Ryan Braun: Why MVP Should Return Award If Proven Guilty

Josh Toyofuku@jtoyofuku8Contributor IIIJanuary 20, 2012

Nobody envies Ryan Braun anymore.

Sure, everyone did while the 2011 MLB season was going on. The Milwaukee Brewers left fielder hit .332, drove in 111 RBIs, scored 109 runs, slugged 33 home runs and stole 33 bases.

He led the league in slugging percentage (.597), OPS (.994) and extra-base hits (77), while finishing second in batting average and runs. Braun also hit .351 with runners in scoring position.

His wins above replacement was 7.7, the second-highest WAR in the National League.

Braun was a beast throughout the entire 2011 season, and played a huge role in the Milwaukee Brewers’ NL Central title and run to the NLCS.

No disrespect to Prince Fielder, but it's safe to say that without Ryan Braun sitting in the heart of the order, the Milwaukee Brewers would not have won the National League's Central Division.

He was named to yet another All-Star team and won another Silver Slugger award, and he was named the 2011 National League MVP.

So if he played so great and won the MVP, why wouldn’t anyone envy him?

Simple. He tested positive for taking a performance-enhancing drug, and will now have to serve a 50-game suspension if the test is correct.

Braun has stated over and over again that he didn’t do anything wrong. While that may in fact be true, let’s just think about it for a second: How many people actually confess during the heat of the moment?

There are rumors that medication for a personal condition created the positive result, but no one knows for sure.

So now, Braun is left in a lose-lose position. No matter what happens, there is a stain left on his legacy.

And if he’s proven guilty of cheating, Braun will go down as a fraud, having robbed the Los Angeles Dodgers center fielder Matt Kemp of the award—when Kemp was arguably the better candidate.

Don’t believe me about Kemp? Just take a look at the numbers.

Kemp hit .324—third in the NL—and led the National League in runs (115), home runs (39) and RBIs (126). He also stole 40 bases and led the National League with a 10.0 WAR.

Kemp was in contention to join the 40-40 club all the way to the wire, and he had a shot to win the Triple Crown up until the final days of the season. Kemp had a better overall season than Braun but didn’t win, presumably because the Dodgers didn’t make it to they playoffs, while the Brewers did.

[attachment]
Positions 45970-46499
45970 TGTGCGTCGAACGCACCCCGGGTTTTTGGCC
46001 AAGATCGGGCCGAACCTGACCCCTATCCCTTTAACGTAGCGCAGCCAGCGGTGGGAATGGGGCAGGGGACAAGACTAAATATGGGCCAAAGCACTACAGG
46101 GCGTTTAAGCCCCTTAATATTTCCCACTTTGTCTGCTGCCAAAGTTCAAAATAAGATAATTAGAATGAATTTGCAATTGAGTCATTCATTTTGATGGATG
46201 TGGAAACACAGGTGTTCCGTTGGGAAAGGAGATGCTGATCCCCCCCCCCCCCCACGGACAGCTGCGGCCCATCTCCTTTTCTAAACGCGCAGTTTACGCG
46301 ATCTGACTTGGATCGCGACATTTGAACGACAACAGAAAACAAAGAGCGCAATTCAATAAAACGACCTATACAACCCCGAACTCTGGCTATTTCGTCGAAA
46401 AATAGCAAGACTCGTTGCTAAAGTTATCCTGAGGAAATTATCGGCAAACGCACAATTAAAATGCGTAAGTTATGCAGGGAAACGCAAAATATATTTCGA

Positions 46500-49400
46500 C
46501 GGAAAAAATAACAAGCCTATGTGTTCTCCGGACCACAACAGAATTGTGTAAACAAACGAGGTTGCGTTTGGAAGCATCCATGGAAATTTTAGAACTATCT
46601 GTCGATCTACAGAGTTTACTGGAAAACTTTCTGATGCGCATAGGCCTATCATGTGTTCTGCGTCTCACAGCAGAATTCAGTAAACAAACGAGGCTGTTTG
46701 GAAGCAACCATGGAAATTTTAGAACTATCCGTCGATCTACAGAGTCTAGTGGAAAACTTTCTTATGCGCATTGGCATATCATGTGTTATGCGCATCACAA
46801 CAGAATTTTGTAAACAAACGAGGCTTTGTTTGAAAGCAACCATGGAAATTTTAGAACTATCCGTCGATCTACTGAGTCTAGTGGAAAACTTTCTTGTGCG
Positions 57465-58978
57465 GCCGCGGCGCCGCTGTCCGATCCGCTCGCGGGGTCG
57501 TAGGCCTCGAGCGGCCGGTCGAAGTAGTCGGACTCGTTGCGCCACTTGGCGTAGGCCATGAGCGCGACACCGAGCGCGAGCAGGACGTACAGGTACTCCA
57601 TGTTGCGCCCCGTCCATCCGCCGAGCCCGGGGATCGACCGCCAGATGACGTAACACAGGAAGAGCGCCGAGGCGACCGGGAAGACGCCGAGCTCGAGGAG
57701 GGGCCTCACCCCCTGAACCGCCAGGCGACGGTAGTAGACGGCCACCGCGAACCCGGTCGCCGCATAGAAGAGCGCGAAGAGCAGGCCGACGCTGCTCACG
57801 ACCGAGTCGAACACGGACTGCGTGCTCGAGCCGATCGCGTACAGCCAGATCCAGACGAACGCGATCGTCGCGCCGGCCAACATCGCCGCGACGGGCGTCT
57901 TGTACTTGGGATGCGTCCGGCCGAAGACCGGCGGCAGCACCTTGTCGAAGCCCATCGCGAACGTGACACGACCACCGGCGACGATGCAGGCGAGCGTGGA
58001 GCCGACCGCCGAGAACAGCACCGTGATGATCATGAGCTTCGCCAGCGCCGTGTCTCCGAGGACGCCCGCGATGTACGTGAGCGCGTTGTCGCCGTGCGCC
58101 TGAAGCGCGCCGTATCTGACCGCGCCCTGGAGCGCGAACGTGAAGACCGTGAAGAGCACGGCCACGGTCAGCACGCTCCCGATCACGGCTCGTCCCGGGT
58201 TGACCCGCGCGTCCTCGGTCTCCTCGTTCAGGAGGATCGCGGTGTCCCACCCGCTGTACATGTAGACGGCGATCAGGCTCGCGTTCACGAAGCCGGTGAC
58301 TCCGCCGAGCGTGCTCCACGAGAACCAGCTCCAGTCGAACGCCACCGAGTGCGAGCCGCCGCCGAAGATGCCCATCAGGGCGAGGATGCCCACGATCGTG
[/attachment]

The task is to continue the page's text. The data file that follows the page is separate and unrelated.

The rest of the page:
So for Braun to win the MVP by cheating—and take it away from another very worthy candidate in Matt Kemp—just isn’t right.

If proven guilty, Braun has to give the award back. There’s no other option.

If he wants to try and get rid of that stain on his legacy, he needs to give it back. It’s the only way to rebuild his image.

The Baseball Writers Association of America votes on the MVP each and every season with a ballot that reads:

Dear Voter:

There is no clear-cut definition of what Most Valuable means. It is up to the individual voter to decide who was the Most Valuable Player in each league to his team. The MVP need not come from a division winner or other playoff qualifier.

The rules of the voting remain the same as they were written on the first ballot in 1931:

1.  Actual value of a player to his team, that is, strength of offense and defense.

2.  Number of games played.

3.  General character, disposition, loyalty and effort.

4.  Former winners are eligible.

5.  Members of the committee may vote for more than one member of a team.

You are also urged to give serious consideration to all your selections, from 1 to 10. A 10th-place vote can influence the outcome of an election. You must fill in all 10 places on your ballot. Only regular-season performances are to be taken into consideration.

Keep in mind that all players are eligible for MVP, including pitchers and designated hitters.

If Braun did in fact take steroids or any other performance-enhancing drugs, he would be in direct violation of the first and third rules. Yes, his actual value to the Brewers was immense, but that all came with the help of illegal substances.

And you’re telling me that someone with good character, disposition, loyalty and effect would go and take steroids? Maybe I’m the outlier, but to me, those qualities and that action don’t seem to go hand-in-hand.

The committee doesn’t have to take the award away from him, and based on their previous actions, it’s unlikely they will. They allowed both Ken Caminiti to keep his 1996 NL MVP award and Alex Rodriguez to keep his 2003 AL MVP award, after both later came clean about taking performance-enhancing drugs.

So despite failing those two stipulations, Braun would get to keep the award. That makes no sense.

If this were the NCAA, his entire season would be wiped from the record books, just like the University of Memphis’ 2007-08 men’s basketball season. And because of that, it’s up to Braun to police himself.

During tomorrow night’s Baseball Writers Association of America’s 89th annual banquet at the Manhattan Hilton, Ryan Braun will be honored as the Most Valuable Player.

He needs to be a bigger man; he needs to take the first step toward rebuilding his image.

Braun needs to decline the award.


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